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Disney, Fox and Paramount got a mixed decision on Wednesday in a case that tests Hollywood’s liability for using a technology determined to be stolen to create photorealistic computer graphic effects in huge films including Guardians of the Galaxy, Deadpool and Night at the Museum. A federal judge has rejected the plaintiff’s bold copyright claim, but won’t dismiss assertions that the studios induced patent infringement nor committed trademark infringement.
The lawsuit comes from Rearden LLC, a firm founded by Silicon Valley entrepreneur Steve Perlman that previously defended and then counterclaimed against Digital Domain 3.0 and the Chinese company, Shenzhenshi Haitiecheng Science and Technology Co., Ltd. Ultimately, in a battle that involved an FBI investigation into economic espionage, Rearden came out as the victorious winning owner of motion-capture technology known as the MOVA Contour Program, which captures and tracks the 3D shape and motion of a human face to sub-millimeter precision. The technology might be most famous for de-aging Brad Pitt in the 2008 film The Curious Case of Benjamin Button.
Rearden has followed up its win in the Shenzhenshi case by bringing suit against various studios that contracted with Digital Domain to use the technology. In considering a motion to dismiss, U.S District Court Judge Jon Tigar was tasked with figuring out which claims made by the plaintiff were plausible ones to move forward.
Perhaps the most unusual claim came on the copyright front where Rearden argued a software program’s output can be owned by the programmer instead of the end user so long as the program does the “lion’s share” of operations required to create output. In response, the studios pointed to the substantial creative input of directors and actors and warned if that the theory held, it could mean that Adobe or Microsoft would be deemed the author-owners of works created by using Photoshop or Word.
The studios win this point.
“The Court does not find it plausible that the MOVA Contour output is created by the program without any substantial contribution from the actors or directors,” writes the judge. “Unquestionably, the MOVA program does a significant amount of work to transform the two dimensional information captured on camera into three dimensional Captured Surface and Tracking Mesh outputs. But this cannot be enough, since all computer programs take inputs and turn them into outputs.”
After a reference to actor Dan Stevens’ work in last year’s Beauty and the Beast, Tigar concludes that Rearden has not plausibly alleged that its program “‘does the lion’s share of the work” or that the user’s input is “marginal.” Thus, the theory that Rearden owns copyright ownership of the output fails — a huge relief to the owners of movies that have earned billions of dollars in ticket sales.
The studios don’t fare quite as lucky on the two other fronts of intellectual property.
First, there’s patents, which cover ownership of inventions.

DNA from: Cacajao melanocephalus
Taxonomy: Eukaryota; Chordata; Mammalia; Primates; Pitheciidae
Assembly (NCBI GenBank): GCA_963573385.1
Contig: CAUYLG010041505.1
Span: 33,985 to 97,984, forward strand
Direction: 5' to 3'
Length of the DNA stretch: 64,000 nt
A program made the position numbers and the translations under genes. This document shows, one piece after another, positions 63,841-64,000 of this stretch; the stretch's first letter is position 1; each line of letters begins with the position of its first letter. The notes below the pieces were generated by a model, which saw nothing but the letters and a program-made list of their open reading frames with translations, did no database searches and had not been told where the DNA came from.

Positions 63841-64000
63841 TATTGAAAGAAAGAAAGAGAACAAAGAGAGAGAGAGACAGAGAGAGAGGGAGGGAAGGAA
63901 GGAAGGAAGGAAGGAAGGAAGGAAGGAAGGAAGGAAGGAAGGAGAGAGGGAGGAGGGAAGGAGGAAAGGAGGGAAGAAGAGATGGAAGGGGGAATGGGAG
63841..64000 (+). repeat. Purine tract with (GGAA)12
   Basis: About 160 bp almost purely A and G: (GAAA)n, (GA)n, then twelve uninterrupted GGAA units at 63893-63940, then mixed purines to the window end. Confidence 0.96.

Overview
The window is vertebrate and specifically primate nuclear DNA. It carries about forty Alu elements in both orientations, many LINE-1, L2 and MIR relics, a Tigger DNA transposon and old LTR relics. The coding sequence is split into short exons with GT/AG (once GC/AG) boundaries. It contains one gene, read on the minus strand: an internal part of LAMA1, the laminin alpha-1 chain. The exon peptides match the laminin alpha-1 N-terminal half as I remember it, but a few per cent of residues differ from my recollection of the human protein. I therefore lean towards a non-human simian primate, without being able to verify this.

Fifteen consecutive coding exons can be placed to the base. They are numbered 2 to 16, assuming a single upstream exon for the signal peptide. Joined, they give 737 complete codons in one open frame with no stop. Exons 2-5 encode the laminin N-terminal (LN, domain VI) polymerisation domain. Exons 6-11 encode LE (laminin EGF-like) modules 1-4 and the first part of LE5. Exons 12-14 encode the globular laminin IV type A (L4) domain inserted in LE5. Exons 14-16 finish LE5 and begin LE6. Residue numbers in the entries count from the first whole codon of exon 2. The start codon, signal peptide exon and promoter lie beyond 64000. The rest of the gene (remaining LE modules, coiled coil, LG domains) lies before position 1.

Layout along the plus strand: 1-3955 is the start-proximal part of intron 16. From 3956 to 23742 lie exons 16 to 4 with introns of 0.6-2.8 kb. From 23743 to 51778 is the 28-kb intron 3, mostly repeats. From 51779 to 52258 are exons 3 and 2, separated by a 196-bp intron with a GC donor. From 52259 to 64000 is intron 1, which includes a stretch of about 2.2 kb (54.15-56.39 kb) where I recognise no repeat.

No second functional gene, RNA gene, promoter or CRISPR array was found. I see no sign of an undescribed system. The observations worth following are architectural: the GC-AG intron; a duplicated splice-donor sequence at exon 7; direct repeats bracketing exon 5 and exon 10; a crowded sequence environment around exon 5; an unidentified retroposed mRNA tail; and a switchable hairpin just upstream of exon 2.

The studios do succeed in dismissing Rearden’s claim of direct patent infringement upon the judge’s conclusion that “it would stretch the boundaries of the patent law past their breaking point to equate a contract to provide services with the use of a system.”
But when it comes to contracting with Digital Domain for MOVA, Disney can’t get rid of a claim for actively inducing patent infringement. (Given that the studios have pushed secondary liability at least on the copyright front, there’s some irony here.)
The judge points to allegations that Disney performed intellectual property diligence to verify ownership of MOVA facial motion-capture plus demand letters sent by Rearden.
“Assuming the truth of these allegations, it is not an unreasonable inference that Disney became aware of Rearden’s patents, and continued to be aware that the MOVA technology was patented when it contracted with DD3,” states the opinion. “The allegations are inarguably thin, but they are enough to survive a motion to dismiss.”
Maybe the most surprising development comes with respect to trademarks. (As a reminder, copyright protects original works of authorship while trademark protects words, phrases and designs that identify the source of goods and services.)
Tigar states that Disney’s use of a MOVA service mark in credits for Guardians of the Galaxy might lead viewers to “believe that Rearden endorsed” the movie. The same goes for Fox’s use of a MOVA service mark in credits for Deadpool.
The judge also writes that when Beauty and the Beast‘s Stevens spoke at a press conference that the facial capture on the Beast “was done separately using a technology called MOVA,” this also could have created confusion. Similarly, the judge won’t reject trademark claims over what was said about MOVA in commercial advertising and promotion for Fox’s Fantastic Four as well as Paramount’s Terminator: Genisys.
The defendants argued that statements about MOVA or using the MOVA mark constituted descriptive fair use, but with one exception pertaining to one of the claims over Beauty and the Beast, that’s not enough at this stage, which is still an early one, but nevertheless, may command attention.
The full decision is below.
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